By early Monday morning, three main sticking points between General Motors and UAW dealers remained as they pressed to close in on a new tentative contract.
The two sides worked long hours this weekend and ended around Sunday. The dealers met at the main table again at mid-morning Monday as about 46,000 UAW workers approached a month marking a nationwide strike against GM.
People near the calls warned that it was a floating situation with linked pieces. This means that a change of part of the agreement can affect other parts.
But here are the problems that remained sticky points from early Monday, to understand that they could change as the conversations progressed.
- Workers in Progress : The union wants to shorten the timeline for workers hired after 2007 to make a salary closer to those hired before 2007. Currently, these so-called development workers are hired at $ 17 an hour, which can rise to $ 28 in eight years. The union wants this to be reduced to four years, or ideally one wage level for all workers. GM wants progressive wage growth to be between four and eight years, people say near the talks. This was a top issue on the agenda with "a lot of discussion" around progression throughout the weekend, said one person close to the talks.
- Pension plans: The union wants the formulas for pensions and 401 (k) plans to be updated. Employees employed before 2007 receive a pension. Those hired after 2007 receive a 401 (k) contribution from the company. One person familiar with the plans said that none of the formulas has been adjusted for inflation over the 12 years.
- Product Distribution: In November, GM said it would indefinitely run at four of its US plants: Detroit-Hamtramck, Lordstown Assembly in Ohio and transmission facilities in Warren and Baltimore. GM has proposed solutions for Detroit-Hamtramck and Lordstown. Detroit-Hamtramck would get an electric pickup to build. Lordstown would have a battery cell factory built near it and the idle plant could be sold to a unit supported by electric pickup manufacturer Workhorse. But it was unclear whether one of these solutions was agreed. Meanwhile, people near the talks said that UAW has been pushing for GM to commit to building future gasoline-powered cars in US plants against assigning them to plants in Mexico. GM has countered this, claiming that cheaper labor costs in Mexico are forcing it to produce something there to remain competitive. A production worker in Mexico is hired at $ 1.90 an hour. UAW worries that American electric vehicle production means fewer jobs than traditional vehicle production.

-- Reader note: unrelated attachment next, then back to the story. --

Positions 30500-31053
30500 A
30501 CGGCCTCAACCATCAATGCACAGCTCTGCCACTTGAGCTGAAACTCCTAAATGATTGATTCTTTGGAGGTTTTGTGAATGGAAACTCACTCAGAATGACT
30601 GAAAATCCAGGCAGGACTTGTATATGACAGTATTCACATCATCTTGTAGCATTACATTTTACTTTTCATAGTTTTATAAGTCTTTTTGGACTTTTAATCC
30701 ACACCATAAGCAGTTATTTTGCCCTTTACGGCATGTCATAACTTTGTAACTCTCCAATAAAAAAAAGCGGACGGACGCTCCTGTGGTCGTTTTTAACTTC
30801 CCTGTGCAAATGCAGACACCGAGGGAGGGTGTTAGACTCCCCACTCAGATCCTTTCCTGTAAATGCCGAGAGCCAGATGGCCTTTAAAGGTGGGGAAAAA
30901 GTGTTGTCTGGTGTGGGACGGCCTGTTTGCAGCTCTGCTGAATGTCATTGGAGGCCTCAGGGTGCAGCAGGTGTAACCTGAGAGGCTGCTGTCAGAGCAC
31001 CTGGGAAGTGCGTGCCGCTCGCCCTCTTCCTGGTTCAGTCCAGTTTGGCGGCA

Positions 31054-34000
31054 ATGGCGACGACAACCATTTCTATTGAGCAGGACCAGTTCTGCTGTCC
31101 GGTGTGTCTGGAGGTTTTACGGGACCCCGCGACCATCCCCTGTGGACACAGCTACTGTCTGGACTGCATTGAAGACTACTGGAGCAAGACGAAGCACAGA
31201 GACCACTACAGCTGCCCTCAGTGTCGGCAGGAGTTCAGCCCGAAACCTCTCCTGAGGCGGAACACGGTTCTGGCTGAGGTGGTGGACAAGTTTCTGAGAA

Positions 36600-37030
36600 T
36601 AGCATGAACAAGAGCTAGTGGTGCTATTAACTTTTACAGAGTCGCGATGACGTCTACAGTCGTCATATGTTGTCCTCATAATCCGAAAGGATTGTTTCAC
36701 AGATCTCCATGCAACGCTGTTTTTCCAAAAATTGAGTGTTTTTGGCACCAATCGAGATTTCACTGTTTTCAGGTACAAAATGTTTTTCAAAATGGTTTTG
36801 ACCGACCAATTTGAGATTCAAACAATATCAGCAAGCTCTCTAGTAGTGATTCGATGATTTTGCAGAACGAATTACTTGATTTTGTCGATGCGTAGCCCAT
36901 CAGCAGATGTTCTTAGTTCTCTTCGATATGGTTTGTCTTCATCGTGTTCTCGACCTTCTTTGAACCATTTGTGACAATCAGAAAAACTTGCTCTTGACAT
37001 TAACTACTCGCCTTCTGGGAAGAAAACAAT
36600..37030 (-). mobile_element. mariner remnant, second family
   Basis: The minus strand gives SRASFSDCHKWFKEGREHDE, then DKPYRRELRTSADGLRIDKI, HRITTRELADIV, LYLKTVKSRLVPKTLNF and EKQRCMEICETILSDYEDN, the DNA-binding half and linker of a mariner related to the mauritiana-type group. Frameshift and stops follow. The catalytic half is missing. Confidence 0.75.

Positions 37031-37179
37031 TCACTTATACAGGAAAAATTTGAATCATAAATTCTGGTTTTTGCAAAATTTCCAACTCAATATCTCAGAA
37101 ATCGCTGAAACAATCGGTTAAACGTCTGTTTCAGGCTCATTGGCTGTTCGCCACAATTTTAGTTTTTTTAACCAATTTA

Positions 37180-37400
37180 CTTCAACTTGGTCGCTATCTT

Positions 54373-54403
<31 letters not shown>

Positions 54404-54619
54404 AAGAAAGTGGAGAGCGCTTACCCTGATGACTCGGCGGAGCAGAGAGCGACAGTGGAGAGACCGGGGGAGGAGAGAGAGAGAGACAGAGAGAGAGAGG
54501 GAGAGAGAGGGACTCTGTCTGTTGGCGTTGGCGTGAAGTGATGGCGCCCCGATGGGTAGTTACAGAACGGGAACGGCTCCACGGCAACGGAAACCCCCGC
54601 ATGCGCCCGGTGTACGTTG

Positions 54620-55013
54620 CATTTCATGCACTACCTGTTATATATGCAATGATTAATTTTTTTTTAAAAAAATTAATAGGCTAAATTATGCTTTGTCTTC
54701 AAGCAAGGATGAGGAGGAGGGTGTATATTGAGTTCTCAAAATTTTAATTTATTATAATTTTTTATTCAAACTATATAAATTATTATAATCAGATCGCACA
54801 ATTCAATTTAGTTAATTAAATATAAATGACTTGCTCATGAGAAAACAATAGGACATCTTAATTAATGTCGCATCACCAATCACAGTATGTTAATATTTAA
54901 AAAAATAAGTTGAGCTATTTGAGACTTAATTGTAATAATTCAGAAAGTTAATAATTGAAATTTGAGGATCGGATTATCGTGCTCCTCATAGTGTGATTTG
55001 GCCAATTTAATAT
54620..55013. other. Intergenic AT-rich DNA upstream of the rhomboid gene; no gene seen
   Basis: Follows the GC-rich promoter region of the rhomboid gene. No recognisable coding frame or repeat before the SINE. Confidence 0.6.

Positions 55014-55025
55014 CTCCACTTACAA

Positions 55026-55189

Here, the problems that seem to have been resolved experimentally, with the understanding that these can also change depending on how the other points are resolved.  Temporary workers: GM has agreed to give temporary workers a path to duration as the union approved. The details of this trail remain unclear. Employees usually rent $ 15 an hour and get no pay, no profit sharing, and reduced healthcare. Many do the same or similar jobs as permanent workers. It is unknown whether the temporary workers would receive profit sharing or improved pay and benefits under the plan, but they will receive a ratification bonus
Health Care: The current health care plan, benefits and employee costs remain unchanged. On average, hourly workers pay 3% of health care costs.
Profit Sharing: The formula for profit sharing is that hourly workers receive $ 1,000 for every $ 1 billion of GM earnings in tax-earning profits in North America. But it had a ceiling set at $ 12 billion. This ceiling is removed and the formula remains the same.
Ratification Bonus: GM originally offered a $ 8,000 ratification bonus, but has raised it. The final figure will be higher than $ 8,000, but the amount is unclear.
Salaries : The question of salary increase has been settled, but people close to the case said details remain fluid as the other outstanding cases need to be settled.
One thing remains unknown, and that is the fate of the UAW-GM Center for Human Resources. GM wants to hide it; The UAW is still reluctant.
The center, on the Detroit River, east of downtown, is the base for joint programs run by the federation and GM. A similar joint training center between the UAW and the FCA has been a rallying point for a federal corruption investigation that has led to 11 charges. The prosecutors have shown that money intended for training was provided for everything from dinners to lavish personal expenses.
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Contact Jamie L. LaReau at 313-222-2149 or jlareau @ freepress. com . Follow her on Twitter @ jlareauan . Read more on General Motors and sign up for our car newsletter .
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